German Autobahn loses popularity due to traffic jams image

Back in the 1960s, the roads over the Rhine river were built in Germany to cut back on traffic and shorten trips. However, nowadays the Autobahn is supporting every day three times as much the number of cars to around 120,000 vehicles.

After the German authorities discovered numerous cracks, the bridge was closed to trucks and the speed limit was lowered to 60 km per hour.

Ernst Grigat, in charge of overseeing Chempark and two other sites for Currenta – a property management company, said that “It’s stressful for our workers and damaging for all the companies involved. And it’s also a growth barrier for our economy, which needs good infrastructure.”

While the German infrastructure is more solid that the one in the U.S., with the roads in the eastern part of the country holding up well after a renovation in 1989 following the fall of the Berlin Wall, the highways and the bridges in the west that were built up in the 1960s and 1970s are putting the Autobahn in a negative spotlight as the highway system is known for not having a speed limit in numerous places.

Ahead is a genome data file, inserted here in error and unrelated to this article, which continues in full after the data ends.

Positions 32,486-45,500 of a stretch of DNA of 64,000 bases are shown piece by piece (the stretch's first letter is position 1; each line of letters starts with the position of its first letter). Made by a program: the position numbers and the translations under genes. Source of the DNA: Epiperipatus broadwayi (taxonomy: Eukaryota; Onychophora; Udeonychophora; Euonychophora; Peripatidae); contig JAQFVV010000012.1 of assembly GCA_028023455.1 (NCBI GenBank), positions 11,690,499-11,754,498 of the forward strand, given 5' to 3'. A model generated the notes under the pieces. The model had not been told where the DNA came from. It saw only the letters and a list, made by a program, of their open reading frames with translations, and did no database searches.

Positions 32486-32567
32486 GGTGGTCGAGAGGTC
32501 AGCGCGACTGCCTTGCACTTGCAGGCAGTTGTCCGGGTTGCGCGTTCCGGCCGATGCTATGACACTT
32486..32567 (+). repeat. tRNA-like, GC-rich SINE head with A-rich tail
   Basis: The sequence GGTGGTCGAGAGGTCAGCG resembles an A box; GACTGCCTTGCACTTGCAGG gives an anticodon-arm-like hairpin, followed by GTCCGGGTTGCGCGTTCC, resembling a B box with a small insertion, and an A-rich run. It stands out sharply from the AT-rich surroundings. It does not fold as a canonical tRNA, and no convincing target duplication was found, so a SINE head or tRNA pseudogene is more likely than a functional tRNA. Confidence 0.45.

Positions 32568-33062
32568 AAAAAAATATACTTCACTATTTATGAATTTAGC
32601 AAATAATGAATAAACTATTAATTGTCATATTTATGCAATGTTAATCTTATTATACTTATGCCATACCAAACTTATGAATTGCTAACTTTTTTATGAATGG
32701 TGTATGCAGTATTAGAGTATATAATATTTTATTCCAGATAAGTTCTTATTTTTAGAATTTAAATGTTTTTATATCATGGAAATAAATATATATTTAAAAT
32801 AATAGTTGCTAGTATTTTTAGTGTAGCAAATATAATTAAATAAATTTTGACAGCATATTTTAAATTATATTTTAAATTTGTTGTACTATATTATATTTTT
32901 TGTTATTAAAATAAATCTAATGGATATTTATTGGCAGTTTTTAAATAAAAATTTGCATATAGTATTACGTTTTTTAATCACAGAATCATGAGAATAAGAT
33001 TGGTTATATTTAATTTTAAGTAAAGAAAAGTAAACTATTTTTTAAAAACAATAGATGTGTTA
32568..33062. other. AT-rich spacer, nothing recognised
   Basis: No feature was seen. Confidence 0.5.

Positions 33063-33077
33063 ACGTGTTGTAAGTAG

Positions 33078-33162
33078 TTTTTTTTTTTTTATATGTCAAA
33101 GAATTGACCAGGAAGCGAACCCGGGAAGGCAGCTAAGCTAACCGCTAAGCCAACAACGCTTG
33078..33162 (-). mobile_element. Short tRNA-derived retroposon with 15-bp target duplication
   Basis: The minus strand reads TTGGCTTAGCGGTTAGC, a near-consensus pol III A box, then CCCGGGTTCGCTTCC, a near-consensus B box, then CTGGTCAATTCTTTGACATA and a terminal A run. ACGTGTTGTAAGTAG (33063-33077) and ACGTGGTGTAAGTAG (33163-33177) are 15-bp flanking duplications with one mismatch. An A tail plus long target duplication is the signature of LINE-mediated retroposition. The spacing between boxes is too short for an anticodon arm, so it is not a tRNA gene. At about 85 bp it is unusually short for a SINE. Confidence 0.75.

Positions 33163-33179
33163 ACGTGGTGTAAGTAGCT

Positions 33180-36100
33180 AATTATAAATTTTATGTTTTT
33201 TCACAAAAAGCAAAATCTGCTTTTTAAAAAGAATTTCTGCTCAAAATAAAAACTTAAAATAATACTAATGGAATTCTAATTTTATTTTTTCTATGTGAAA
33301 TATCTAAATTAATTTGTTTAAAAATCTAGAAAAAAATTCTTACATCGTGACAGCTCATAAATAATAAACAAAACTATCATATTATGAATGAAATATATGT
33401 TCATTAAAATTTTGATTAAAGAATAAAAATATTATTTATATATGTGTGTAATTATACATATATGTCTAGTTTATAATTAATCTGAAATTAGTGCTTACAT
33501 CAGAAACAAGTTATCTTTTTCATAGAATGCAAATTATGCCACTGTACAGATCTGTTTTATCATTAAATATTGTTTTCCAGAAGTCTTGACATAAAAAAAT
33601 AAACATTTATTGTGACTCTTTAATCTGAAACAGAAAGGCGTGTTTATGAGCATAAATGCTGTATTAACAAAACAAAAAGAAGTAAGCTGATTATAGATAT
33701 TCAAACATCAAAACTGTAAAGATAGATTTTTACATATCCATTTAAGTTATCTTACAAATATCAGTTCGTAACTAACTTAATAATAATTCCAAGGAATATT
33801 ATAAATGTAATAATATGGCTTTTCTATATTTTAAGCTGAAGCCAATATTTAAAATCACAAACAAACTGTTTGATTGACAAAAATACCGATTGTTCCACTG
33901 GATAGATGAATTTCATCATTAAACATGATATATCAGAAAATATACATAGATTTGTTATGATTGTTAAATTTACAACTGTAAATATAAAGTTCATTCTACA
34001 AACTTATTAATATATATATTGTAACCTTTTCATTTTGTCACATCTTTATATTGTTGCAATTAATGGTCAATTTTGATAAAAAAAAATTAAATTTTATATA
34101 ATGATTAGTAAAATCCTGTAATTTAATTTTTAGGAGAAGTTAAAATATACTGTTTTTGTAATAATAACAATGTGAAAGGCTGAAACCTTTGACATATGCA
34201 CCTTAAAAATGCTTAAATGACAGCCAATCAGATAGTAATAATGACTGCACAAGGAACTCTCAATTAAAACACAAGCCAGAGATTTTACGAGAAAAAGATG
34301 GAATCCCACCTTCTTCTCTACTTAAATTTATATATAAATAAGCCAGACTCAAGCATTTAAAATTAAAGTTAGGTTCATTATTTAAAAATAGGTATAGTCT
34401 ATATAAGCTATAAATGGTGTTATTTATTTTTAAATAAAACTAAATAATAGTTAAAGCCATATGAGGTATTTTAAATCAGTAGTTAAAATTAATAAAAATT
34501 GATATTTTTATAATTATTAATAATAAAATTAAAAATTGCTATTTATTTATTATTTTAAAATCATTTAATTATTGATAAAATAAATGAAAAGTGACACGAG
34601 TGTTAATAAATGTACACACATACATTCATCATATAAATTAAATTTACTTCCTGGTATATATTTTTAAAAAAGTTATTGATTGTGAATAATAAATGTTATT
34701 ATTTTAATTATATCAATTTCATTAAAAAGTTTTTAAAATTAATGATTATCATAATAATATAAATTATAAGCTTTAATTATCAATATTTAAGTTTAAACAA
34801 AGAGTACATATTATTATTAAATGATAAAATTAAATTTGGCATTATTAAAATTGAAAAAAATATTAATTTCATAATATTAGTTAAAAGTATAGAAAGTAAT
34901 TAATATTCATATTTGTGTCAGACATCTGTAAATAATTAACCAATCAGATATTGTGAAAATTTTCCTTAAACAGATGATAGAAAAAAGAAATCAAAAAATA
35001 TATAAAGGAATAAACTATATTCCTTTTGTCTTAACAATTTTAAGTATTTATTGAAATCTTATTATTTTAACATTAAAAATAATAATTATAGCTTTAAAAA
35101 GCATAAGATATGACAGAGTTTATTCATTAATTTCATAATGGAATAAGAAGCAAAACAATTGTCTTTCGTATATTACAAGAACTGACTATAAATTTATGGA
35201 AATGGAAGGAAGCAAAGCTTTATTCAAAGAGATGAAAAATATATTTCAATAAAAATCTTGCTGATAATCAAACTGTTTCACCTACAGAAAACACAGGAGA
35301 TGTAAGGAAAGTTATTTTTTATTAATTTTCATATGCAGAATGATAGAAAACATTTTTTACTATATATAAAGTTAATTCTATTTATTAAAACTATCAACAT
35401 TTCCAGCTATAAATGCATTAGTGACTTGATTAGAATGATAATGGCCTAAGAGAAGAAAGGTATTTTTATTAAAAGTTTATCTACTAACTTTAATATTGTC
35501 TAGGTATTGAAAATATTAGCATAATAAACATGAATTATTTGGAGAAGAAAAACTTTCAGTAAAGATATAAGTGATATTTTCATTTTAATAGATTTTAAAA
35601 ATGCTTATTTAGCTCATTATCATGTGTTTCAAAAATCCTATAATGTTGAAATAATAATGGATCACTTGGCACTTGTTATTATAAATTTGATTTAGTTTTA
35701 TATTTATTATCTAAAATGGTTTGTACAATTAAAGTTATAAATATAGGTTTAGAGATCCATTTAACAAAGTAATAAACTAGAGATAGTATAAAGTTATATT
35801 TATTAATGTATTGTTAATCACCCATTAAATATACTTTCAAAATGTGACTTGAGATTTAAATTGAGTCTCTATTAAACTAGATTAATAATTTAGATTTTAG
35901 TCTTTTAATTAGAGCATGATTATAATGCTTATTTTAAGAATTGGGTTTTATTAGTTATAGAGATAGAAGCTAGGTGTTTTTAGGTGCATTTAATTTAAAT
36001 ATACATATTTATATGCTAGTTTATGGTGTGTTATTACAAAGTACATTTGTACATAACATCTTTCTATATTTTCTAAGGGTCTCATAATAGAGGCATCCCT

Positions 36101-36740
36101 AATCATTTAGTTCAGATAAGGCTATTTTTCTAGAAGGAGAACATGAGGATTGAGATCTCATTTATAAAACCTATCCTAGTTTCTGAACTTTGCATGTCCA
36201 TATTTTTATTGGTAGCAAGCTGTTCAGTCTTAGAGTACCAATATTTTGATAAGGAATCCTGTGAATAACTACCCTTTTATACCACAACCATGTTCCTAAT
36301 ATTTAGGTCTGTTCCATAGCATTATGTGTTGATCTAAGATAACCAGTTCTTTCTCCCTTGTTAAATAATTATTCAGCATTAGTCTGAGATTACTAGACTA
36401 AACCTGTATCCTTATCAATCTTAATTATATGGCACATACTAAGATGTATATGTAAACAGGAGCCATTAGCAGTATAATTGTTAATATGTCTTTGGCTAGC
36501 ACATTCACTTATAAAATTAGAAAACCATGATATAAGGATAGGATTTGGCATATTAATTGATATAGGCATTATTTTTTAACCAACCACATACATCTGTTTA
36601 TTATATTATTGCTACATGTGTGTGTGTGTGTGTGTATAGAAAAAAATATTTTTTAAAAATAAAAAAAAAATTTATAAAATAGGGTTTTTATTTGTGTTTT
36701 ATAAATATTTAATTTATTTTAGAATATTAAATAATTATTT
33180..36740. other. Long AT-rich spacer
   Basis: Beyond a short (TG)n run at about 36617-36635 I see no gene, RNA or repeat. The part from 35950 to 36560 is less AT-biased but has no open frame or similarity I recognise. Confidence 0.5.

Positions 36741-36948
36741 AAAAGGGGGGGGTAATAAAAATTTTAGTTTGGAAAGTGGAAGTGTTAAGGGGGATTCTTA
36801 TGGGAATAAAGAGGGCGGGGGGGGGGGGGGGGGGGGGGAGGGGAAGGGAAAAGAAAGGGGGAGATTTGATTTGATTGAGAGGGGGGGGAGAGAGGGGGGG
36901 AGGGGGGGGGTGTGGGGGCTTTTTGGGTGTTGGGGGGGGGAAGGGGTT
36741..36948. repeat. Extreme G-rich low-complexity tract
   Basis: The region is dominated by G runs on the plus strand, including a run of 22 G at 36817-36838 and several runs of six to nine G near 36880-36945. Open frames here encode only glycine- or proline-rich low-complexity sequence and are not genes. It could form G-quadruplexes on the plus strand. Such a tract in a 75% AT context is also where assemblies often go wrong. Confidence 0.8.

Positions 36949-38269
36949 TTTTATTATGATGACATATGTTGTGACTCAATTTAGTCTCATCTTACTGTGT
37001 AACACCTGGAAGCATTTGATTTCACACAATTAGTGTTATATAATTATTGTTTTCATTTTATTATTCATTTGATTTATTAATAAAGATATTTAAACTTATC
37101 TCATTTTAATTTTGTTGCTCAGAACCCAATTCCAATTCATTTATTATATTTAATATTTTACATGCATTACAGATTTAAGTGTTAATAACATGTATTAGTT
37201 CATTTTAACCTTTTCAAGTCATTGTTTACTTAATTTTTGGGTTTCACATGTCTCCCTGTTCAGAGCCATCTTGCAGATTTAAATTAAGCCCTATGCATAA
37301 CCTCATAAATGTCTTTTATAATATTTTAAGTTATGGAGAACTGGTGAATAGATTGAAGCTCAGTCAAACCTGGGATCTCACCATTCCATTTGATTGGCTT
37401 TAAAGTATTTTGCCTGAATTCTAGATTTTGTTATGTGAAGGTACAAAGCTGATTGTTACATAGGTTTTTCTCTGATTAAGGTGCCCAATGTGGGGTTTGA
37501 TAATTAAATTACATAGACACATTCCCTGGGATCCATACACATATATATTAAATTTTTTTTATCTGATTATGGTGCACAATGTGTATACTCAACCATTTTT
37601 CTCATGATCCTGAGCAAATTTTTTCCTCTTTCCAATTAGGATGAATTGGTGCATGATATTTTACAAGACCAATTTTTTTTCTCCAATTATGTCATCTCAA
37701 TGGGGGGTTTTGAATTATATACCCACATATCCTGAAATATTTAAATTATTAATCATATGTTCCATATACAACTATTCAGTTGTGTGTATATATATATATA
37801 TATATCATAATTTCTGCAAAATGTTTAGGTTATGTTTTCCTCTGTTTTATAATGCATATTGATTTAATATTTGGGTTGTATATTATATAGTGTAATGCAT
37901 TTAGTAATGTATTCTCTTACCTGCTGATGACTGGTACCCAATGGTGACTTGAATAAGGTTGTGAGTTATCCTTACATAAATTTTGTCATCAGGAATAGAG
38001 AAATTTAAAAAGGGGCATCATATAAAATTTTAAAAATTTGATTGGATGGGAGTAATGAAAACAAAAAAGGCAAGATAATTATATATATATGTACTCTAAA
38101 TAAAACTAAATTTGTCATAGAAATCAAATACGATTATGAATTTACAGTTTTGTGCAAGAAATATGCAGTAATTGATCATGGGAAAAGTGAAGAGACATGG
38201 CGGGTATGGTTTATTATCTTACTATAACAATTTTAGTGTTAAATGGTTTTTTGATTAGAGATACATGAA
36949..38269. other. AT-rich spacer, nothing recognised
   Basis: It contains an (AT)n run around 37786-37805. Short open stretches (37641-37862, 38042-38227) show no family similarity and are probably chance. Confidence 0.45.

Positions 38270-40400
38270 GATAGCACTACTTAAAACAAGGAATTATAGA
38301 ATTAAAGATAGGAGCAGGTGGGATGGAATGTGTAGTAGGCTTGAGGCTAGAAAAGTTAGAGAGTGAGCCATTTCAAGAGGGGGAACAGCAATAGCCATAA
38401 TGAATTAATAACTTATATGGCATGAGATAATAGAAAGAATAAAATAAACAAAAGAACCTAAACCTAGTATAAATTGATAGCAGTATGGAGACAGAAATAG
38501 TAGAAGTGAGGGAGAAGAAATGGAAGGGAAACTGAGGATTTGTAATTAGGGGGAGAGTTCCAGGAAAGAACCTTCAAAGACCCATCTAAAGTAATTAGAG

Bigger concerns were raised as delays and cost overruns affected Stuttgart’s underground train station by a two-year-delay and a new airport in Berlin that was scheduled to open in 2011 has still years until completion.
While the number of traffic jams in 2013 at a national level reached 415,000, in 2015 the numbers peaked at 568,000, recording a 20% increase in Germany. In the World Economic Forum’s ranking of 140 countries on infrastructure, Germany has gone from holding the bronze spot to the 7th position in only two years.